I had known about MILCK from the women’s march last year, and had heard about her song “Quiet” which had gone viral after she and a group of 25 women she had never met, sing the song live at the march. I had listened to her songs and felt their vibey emotions and heard the rawness and honesty in her voice, but there’s something about seeing MILCK live that will change your perspective of her as an artist. Something that changes the cells in your body.
She begins her set with “Devil, Devil,” a pretty dark track when you play the record — but more surprisingly, she plays completely alone on-stage — with no band members. And no — it doesn’t turn into an “acoustic” set — as every song carries the same weight and epic edge that the recordings carry. She goes from live looping from a drum pad, to repeating short heavy breaths into the mic — creating her own beat by layering things on, one by one. It’s seemingly complicated to watch, but it also reads like it’s MILCK’s true place — in the moment, creating something that only she can.
It’s one of those things where I’m not sure audience members really understand what’s going on — Ed Sheeran live loops, Kanye live loops, but does the general public understand that a track is being built before your very eyes every single night on tour? Do they understand that this very version, will never exist again, because it’s going to be re-created for a different audience tomorrow? Do they see that the slight nuances of every time she builds these tracks have been specifically created for us on that night only? There’s an exclusivity to that that I’m not sure people appreciate in the moment.
With just two keyboards and her voice, MILCK will take you on an emotional ride with her songs. And live looping aside, the tracks sound the same as the records which isn’t something easily accomplished by many musicians. But perhaps the most interesting moment of her performance was a ten minute moment where MILCK told us in her own words who she was. And no, this wasn’t like reading a bio or some contrived story of inspiration — it was a moment of “real.” It was the story of a Chinese-American girl who never really felt like she fit in, growing up in a world with expectations, playing her music in the lobby of hotels, being the victim of abuse — but also the story of an artist taking the art that she knew how to make best, and literally giving it away to her audience, claiming that her songs were simply no longer hers. MILCK’s music and words are undeniably a gift in that sense.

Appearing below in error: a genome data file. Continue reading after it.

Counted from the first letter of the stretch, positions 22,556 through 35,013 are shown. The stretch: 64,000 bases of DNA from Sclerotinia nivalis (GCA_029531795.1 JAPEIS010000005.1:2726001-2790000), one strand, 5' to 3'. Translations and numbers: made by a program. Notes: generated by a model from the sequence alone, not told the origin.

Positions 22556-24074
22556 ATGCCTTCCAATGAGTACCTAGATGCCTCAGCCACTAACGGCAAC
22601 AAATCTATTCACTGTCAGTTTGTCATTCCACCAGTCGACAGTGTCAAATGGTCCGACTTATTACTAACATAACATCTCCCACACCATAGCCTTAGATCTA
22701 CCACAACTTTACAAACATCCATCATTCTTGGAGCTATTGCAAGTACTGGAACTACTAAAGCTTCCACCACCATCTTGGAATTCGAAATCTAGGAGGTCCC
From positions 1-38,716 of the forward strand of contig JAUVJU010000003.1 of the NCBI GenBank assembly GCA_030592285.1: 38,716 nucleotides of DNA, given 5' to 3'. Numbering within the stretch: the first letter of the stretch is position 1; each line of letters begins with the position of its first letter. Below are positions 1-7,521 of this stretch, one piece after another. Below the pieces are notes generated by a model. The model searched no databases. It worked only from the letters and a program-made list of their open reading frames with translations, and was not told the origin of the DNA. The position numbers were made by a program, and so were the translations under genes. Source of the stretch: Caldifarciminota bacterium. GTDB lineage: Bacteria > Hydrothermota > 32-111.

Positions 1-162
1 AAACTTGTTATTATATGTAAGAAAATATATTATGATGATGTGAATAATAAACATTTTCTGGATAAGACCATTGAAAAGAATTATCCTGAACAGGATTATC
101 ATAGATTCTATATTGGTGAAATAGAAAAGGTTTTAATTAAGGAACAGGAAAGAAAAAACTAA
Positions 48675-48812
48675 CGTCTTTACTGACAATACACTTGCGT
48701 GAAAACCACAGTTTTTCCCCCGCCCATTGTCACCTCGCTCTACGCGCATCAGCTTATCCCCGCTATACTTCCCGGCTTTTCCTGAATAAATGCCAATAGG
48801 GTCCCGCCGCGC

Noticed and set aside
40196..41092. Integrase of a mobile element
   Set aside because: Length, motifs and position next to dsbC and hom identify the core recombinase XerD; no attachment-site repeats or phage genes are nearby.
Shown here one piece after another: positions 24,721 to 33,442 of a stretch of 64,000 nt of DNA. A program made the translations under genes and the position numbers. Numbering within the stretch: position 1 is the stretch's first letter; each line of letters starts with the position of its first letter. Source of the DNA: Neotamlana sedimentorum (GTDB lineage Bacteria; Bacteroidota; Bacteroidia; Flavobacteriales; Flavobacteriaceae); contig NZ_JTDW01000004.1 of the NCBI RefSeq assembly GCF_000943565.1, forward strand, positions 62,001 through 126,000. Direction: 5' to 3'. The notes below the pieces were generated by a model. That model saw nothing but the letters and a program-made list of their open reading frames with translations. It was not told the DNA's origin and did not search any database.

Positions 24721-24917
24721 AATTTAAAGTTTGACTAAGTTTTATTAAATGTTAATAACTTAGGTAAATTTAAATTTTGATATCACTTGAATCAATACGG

The barrier between stage and audience — between “rockstar” and mere “groupie” had been dropped to the floor in that moment. If you could bottle those ten minutes and send them around the world for people to experience, they’d get a sense of who MILCK truly is.
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